It wasn’t a big refund. A mere 49 cents. This sale price is of course a big part of why I bought the game in question; that’s well within the “I don’t know much about this game, but I’m not risking much by buying it” range. I don’t want to identify it here, but it was sort of arcadey, and 49 cents is slightly less than the cost of two plays on a classic coin-op machine, so that was informing my sense of value here. And in fact I did get two substantial plays out of it, so under most circumstances, I’d call it even and leave it at that.

But I started having misgivings about the game when I first started it, and saw the logo was flanked by two images of Pedobear, like heraldic supporters. This is basically the creators proclaiming “Our tastes and sensibilities were formed on 4chan”, which is to say, identifying themselves as jerks. That’s a minor matter though; I’ve played plenty of other games by jerks. But apparently the flanking images are randomized, because the next time I went back to the main menu, I got Pepe the Frog. This is more or less equivalent to putting swastikas in your logo. This is the creators all but outright telling me they don’t want my money.

I mean, yes, Pepe has a history as both a character and a meme that predates its appropriation by white supremacists. I can easily imagine that including it here was meant as just another 4chan shout-out, and that the developers simply don’t mind being mistaken for neo-nazis. This would make it an act of stupidity rather than a declaration of fascism, but you know something? Even in that scenario, I’m comfortable with asking for my 49 cents back. If I’m wondering whether it’s a sincere expression of solidarity with the alt-right, there are definitely going to be alt-rightists who read it as definitely sincere, and take it as yet another sign that their ideology is acceptable now. I don’t want to support even that, not even with such a pittance.

At any rate, the refund request form was very straightforward, except for the bit where they ask the reason. There’s a list of options, and none of them are “it turns out to expresses support for political loathsomeness”, useful though that would be for a number of games. I can report that I received one Steam trading card drop before the refund period expired, something that I didn’t think was supposed to be possible. Also, I’ve experimented a bit with the consequences for the Steam UI in general, and can report that it doesn’t quite know how to deal with Achievements for games that you no longer have.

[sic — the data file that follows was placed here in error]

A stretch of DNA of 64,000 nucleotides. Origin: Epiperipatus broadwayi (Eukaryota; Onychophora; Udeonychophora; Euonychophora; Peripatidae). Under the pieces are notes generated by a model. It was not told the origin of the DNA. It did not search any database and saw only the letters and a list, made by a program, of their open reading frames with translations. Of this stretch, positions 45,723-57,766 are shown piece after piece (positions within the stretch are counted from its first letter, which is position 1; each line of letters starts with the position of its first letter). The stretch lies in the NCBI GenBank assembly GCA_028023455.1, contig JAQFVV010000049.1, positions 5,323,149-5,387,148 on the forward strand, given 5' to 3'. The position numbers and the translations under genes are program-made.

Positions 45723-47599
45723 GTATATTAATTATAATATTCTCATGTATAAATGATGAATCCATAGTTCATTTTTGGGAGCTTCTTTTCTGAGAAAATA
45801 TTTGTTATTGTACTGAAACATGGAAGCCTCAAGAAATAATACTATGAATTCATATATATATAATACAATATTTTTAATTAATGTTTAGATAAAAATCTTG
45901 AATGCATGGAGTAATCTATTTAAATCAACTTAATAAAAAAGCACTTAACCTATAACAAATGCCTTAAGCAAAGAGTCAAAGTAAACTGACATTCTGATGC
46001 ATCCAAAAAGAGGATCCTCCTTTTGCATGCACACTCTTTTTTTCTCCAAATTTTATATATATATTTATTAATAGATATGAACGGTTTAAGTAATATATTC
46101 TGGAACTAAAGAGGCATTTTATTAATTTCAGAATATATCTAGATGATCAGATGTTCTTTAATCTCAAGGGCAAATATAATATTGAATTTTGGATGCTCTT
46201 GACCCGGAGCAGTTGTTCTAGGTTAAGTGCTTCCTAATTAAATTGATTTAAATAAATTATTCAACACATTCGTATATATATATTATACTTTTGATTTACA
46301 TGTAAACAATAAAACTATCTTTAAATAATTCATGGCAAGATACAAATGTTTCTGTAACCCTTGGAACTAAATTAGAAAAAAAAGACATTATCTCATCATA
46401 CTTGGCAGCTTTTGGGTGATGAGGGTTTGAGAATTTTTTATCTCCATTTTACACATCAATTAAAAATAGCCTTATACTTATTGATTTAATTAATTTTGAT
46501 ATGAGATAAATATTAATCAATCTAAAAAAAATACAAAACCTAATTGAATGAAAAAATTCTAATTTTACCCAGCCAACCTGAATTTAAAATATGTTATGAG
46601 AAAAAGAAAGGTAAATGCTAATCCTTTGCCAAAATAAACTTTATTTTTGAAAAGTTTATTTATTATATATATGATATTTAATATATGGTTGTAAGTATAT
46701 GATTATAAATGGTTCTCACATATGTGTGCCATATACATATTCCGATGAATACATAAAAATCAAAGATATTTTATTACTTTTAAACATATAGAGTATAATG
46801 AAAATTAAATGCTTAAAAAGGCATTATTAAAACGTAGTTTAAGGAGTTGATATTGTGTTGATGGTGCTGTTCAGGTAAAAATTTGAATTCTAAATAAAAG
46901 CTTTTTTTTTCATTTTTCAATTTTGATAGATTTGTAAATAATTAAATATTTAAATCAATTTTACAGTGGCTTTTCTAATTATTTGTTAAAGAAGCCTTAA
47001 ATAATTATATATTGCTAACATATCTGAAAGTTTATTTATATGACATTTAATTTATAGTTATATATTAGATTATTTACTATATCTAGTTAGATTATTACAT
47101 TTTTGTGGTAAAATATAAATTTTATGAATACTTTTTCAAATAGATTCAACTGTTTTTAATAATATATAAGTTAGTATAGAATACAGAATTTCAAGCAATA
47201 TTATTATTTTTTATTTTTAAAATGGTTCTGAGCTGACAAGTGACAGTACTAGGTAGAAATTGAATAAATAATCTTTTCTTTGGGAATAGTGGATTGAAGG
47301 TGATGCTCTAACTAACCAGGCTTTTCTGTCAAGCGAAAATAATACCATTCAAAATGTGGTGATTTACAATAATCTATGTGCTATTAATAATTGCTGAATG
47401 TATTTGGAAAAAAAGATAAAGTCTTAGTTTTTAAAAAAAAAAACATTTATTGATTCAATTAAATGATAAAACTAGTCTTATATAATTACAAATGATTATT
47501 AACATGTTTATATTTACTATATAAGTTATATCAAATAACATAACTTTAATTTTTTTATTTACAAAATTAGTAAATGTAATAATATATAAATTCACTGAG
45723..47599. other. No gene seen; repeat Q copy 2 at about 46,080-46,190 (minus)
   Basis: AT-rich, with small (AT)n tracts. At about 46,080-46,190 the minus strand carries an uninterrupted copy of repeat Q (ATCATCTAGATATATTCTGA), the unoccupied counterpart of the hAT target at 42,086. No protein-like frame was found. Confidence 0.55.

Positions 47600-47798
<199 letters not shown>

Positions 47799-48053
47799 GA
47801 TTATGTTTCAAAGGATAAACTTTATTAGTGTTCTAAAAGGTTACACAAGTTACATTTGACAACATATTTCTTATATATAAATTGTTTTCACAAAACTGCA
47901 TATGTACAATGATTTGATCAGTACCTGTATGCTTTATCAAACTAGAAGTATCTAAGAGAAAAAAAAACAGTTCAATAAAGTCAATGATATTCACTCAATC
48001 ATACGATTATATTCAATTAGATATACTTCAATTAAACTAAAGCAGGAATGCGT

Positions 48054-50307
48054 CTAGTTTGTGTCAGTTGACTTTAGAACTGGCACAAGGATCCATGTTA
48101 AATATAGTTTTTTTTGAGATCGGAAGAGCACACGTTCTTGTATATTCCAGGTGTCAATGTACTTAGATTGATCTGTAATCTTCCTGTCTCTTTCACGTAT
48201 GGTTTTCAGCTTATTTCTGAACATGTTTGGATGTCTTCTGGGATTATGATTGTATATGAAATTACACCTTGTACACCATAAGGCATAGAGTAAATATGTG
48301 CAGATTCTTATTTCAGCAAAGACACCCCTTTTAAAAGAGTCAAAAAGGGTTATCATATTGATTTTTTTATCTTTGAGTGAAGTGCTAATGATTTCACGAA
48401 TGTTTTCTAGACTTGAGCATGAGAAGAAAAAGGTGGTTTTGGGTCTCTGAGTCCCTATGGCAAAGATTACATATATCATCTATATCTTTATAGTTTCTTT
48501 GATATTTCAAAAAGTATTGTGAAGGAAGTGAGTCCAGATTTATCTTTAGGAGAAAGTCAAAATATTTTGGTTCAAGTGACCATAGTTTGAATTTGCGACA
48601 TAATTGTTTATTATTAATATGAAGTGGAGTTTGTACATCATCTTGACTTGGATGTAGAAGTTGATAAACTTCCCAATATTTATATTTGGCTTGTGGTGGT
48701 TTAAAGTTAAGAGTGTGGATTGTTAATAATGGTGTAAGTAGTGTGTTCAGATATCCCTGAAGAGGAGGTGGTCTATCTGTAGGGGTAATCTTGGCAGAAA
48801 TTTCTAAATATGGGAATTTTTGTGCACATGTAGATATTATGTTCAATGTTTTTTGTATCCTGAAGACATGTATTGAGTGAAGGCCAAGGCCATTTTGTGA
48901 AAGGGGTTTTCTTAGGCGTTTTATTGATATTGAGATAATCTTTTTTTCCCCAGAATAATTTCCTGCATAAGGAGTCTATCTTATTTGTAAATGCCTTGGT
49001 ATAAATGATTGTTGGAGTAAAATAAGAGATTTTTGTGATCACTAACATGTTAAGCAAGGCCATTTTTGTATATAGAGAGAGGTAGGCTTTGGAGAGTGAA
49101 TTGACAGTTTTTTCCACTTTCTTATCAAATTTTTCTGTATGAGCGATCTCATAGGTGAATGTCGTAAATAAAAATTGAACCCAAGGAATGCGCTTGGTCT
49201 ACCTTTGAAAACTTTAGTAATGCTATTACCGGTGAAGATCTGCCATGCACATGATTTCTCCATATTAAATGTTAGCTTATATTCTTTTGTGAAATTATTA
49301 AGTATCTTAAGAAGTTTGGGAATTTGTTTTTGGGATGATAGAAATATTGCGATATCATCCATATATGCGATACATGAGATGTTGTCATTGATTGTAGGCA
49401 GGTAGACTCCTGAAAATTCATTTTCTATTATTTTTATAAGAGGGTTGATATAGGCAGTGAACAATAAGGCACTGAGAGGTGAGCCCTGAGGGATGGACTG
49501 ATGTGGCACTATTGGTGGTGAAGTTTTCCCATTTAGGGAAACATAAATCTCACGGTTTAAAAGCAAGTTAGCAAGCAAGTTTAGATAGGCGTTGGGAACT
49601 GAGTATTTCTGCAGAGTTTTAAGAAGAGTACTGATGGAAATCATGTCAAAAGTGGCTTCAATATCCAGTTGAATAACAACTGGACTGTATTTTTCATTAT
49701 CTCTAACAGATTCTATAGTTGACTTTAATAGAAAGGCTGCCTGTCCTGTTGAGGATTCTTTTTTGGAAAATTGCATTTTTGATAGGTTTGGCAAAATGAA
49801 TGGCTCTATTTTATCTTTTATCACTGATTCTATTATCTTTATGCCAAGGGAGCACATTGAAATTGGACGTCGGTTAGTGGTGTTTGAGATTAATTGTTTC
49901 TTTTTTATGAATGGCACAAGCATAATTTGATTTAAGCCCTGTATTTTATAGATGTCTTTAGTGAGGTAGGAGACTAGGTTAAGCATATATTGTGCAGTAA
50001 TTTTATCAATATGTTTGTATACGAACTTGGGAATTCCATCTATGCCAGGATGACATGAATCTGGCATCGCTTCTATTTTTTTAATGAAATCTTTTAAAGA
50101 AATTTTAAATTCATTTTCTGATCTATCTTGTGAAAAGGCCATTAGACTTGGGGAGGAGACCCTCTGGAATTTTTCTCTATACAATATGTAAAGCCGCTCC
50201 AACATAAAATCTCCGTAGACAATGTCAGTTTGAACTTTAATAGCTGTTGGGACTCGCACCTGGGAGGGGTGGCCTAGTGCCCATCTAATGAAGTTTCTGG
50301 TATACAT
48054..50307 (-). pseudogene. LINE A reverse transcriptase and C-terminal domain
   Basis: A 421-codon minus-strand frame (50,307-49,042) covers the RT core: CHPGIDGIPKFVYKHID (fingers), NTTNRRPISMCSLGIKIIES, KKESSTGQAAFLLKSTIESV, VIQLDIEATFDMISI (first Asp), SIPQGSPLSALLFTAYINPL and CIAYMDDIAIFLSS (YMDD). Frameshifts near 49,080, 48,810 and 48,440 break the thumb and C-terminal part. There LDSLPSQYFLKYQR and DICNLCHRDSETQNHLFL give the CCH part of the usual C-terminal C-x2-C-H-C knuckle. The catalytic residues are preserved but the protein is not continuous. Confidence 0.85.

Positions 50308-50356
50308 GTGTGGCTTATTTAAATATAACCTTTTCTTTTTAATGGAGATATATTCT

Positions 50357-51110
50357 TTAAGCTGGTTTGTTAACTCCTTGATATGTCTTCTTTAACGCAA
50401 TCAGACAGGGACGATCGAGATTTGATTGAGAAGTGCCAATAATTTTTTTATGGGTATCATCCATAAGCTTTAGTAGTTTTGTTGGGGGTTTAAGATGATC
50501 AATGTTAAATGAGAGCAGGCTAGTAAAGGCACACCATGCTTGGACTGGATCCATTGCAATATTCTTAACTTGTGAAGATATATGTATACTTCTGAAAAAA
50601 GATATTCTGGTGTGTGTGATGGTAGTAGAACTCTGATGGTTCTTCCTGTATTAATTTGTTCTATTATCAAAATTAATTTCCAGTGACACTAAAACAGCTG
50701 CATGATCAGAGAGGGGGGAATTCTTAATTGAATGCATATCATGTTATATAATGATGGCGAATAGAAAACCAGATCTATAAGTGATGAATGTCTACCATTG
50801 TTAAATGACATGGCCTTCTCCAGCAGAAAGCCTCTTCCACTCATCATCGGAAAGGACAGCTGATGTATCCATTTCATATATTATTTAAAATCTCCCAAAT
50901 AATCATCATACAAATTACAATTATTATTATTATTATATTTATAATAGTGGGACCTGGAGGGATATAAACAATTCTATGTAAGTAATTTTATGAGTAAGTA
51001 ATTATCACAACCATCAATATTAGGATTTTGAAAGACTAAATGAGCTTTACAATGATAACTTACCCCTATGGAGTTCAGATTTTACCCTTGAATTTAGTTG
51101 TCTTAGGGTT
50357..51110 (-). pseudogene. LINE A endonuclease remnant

Having been through the process once, will I be more willing to exercise it in the future? I don’t know. It bucks decades of habit. Even when it turns out that a game won’t run on my system, my reaction is typically “I’ll probably get it running at some point, maybe after an upgrade”. We’ll find out.

Steam Summer Sale: Feasting on Candy

Steam has a Wishlist feature. It’s presumably meant to function as a wishlist — a way of marking things that you actually want. But that’s not how I use it. I use it as more of a vague interest list. My typical use case goes something like “Hm, that game looks like it might be worth taking a closer look at. But I don’t feel like doing that right now, so I’ll throw it on my wishlist so I’ll remember to look at it again when it’s on sale.”